“Rolling Stone and fader are jumping up and down about this track. music sounds like sample from an arcade.”
Today Liverpool band Stealing Sheep are pleased to announce news of a March US tour that will span both coasts and will also see them perform at New Colossus, SXSW and Treefort Music Festivals. Full dates are listed below.Alongside this news the band have shared a vivid, technicolor lyric video for track “True Colours”, taken from the band’s acclaimed album Big Wows that was released last April on Heavenly Recordings.
Big Wows is heavier, harder and weirder than Stealing Sheep’s previous work. Bold neon pop songs with rave percussion, steelpans, dreamy segues and breathy experiments. The *fsszzt* sound of lemonade opens the album with a hyper-real sense of optimism that progressively reveals the cracks of dystopian irony amidst sugar–coated pop; held together by Emily Lansley’s bass guitar, Luciana Mercer’s drum kit, Rebecca Hawley’s synths, and the trio’s swooning vocal harmonies.
Stealing Sheep describe Big Wows as “a slow rush”, taking shape over a period of nearly three years spent working out exactly what they wanted it to be and creating an album that levitated their identities as individuals as well as merging them into one unit. “We’re each finding our own creative intuition,” says Bex “…and then we come together…and we back each other up” adds Lucy.
Just as the title suggests, Big Wows is both cynical and optimistic; dreaminess and pop dance rhythms are cut with eye rolling vocal styles inflected by heartfelt lyrical messages. “We hit upon this conversational-style between the vocals and have alternating lead melodies. There’s a sarcastic tone to some of the music but there is always a strong willfulness to incorporate honest integrity, which is hard to do but refreshing when it finally comes out.”
Running through the whole record is a response to living in a tech era. “We wanted sounds to represent TVs, computers and everyday glitches,” says Bex. “We started to have this feeling that life is like a game and how you can malfunction when you’re blasted with too much information…”
For this album many songs were started solely on the computer: sequencing, building sounds, drum machines and responding to that non-emotional binary world. “The big challenge,” continues Bex “is making machines sound organic, emotional, finding their flaws. That’s why Delia Derbyshire is so important to us. All the effects that she uses serve to humanize the machines.”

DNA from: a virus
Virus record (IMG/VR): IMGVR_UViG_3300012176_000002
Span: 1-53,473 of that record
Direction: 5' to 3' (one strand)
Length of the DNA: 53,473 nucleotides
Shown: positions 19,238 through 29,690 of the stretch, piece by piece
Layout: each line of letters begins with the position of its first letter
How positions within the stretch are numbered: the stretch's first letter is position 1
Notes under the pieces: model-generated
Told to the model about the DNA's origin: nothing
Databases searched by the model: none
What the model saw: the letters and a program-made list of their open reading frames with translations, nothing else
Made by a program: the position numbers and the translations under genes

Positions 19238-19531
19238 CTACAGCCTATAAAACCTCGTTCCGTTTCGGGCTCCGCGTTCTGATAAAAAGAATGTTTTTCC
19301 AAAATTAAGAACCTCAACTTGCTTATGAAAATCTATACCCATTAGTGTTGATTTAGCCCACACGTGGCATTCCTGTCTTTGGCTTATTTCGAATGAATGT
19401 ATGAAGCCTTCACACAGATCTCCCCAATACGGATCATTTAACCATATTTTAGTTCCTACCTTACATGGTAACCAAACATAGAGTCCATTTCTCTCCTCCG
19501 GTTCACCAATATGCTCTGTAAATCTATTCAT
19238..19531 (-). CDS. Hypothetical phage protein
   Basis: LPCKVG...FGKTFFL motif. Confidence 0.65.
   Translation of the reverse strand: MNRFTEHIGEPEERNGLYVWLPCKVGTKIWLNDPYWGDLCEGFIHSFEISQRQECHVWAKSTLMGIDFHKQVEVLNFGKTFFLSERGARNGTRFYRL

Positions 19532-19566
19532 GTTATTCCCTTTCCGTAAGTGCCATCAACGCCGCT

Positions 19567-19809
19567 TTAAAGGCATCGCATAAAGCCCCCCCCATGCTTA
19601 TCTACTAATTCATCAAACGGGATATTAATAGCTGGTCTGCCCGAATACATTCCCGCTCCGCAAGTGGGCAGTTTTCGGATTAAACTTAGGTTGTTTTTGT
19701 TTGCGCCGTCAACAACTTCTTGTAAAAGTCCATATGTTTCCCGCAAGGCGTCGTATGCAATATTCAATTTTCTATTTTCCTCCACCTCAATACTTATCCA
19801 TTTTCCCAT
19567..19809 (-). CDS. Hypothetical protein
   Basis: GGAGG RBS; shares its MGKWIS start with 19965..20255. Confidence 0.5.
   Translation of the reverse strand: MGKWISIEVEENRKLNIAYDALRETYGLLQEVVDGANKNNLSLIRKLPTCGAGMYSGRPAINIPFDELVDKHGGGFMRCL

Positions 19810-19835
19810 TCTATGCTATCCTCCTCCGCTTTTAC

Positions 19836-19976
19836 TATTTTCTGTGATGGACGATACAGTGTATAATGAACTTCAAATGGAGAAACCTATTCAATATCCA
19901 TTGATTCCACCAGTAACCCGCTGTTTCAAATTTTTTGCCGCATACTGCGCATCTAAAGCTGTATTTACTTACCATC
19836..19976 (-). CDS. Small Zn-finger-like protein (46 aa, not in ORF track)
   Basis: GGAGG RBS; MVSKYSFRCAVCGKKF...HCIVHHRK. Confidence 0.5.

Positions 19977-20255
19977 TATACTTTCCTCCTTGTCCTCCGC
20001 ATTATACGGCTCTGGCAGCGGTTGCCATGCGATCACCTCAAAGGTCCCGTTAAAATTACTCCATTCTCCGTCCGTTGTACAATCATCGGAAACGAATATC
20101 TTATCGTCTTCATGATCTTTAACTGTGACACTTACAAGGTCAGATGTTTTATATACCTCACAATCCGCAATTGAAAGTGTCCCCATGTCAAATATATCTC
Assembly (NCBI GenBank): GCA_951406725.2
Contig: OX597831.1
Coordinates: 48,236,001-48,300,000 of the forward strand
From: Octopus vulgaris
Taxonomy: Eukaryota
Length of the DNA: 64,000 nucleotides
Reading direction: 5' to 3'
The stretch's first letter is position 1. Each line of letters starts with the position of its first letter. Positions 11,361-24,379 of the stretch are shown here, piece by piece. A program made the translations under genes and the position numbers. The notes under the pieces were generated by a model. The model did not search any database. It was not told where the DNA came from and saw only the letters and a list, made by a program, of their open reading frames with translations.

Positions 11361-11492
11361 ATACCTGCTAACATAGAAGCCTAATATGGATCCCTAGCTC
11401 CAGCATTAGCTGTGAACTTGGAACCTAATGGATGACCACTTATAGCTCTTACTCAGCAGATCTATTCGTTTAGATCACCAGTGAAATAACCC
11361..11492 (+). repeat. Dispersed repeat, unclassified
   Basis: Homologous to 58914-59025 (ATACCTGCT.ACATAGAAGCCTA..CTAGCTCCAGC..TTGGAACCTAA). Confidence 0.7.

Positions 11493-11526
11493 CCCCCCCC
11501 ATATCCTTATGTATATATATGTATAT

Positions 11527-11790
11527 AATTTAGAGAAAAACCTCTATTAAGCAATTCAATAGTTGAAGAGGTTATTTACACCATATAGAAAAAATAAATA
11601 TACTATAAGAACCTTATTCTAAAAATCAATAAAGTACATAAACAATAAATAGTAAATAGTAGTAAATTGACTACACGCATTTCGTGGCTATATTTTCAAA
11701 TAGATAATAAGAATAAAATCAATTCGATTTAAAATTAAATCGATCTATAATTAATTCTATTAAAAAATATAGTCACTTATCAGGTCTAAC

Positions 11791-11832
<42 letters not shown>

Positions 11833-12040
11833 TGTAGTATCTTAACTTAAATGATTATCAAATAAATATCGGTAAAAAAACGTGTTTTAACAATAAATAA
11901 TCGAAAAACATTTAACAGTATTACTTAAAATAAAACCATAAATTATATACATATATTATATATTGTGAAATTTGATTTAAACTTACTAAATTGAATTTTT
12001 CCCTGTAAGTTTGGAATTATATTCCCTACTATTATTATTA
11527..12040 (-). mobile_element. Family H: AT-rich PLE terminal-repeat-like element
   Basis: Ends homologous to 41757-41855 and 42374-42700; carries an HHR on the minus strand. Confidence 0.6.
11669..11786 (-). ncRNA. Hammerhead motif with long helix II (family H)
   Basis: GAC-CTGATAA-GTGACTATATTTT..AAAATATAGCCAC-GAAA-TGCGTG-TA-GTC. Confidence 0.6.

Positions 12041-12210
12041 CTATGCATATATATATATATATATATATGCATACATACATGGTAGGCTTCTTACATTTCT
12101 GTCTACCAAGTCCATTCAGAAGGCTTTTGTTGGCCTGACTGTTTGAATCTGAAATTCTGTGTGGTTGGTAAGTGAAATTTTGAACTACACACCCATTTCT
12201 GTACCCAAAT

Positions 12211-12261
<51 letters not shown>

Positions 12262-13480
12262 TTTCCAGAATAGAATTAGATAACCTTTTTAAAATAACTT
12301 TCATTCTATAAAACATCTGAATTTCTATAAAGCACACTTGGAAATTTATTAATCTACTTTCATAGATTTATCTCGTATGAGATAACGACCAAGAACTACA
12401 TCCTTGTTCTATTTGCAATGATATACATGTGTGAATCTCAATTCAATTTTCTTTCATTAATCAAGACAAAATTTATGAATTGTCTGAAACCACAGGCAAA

Since the release of their last album, 2015’s surreal and fantastical Not Real, they’ve been in demand as multidisciplinary public artists as well as musicians – on projects including Wow Machine, which brings to life another more conceptual strand of Big Wows manifestedin a mechanical light up stage with dancers and live music. This summer they also performed at UK festivals with a 15 strong all-female procession to celebrate the centenary of Suffrage. “Being female has become more of a theme in our work,” the band say. “It’s obviously always been there but now we’re playing with it more conceptually and thinking about empowerment.”
This greater confidence and rock-solid aesthetic mean that Stealing Sheep can take greater risks and reap more wonderful rewards. They have a broad range of influences – St Vincent, Michael Jackson, The Knife, Kraftwerk, Drake, Little Dragon– but they remain so resolutely and richly themselves. “We try new things out and we get more confident about what we like.” says Bex. “There’s a really good thing Grayson Perry says about developing your creative intuition. You get to a level as an artist where you know on a gut level what you like and what you don’t like. It takes a long time to feel comfortable in that place, to know your palette, to know you like these drum sounds or whatever it is.”
The songs began at home or in their studio at Liverpool’s Invisible Wind Factory, laying down the main body of the tracks. Then, the band worked with various producers including Marta Salogni (Bjork, MIA, Factory Floor), Andy Smith (Years & Years), Ash Workman (Christine & The Queens, Metronomy) and Joe Wills (video artist for Little Dragon) as they tried out different mixes and ideas to convey their messages.
They also teamed up with 8–bit video artist Pastel Castle (Emily Garner) who created a Karaoke video series for the album; exploring Stealing Sheep’s digital dimension and their shifting identities amidst changing cultural moods and millennial paraphernalia. “It’s a crazy time and it’s challenging navigating through it, but it’s like ‘whatever’, bring on the BIG WOWS.”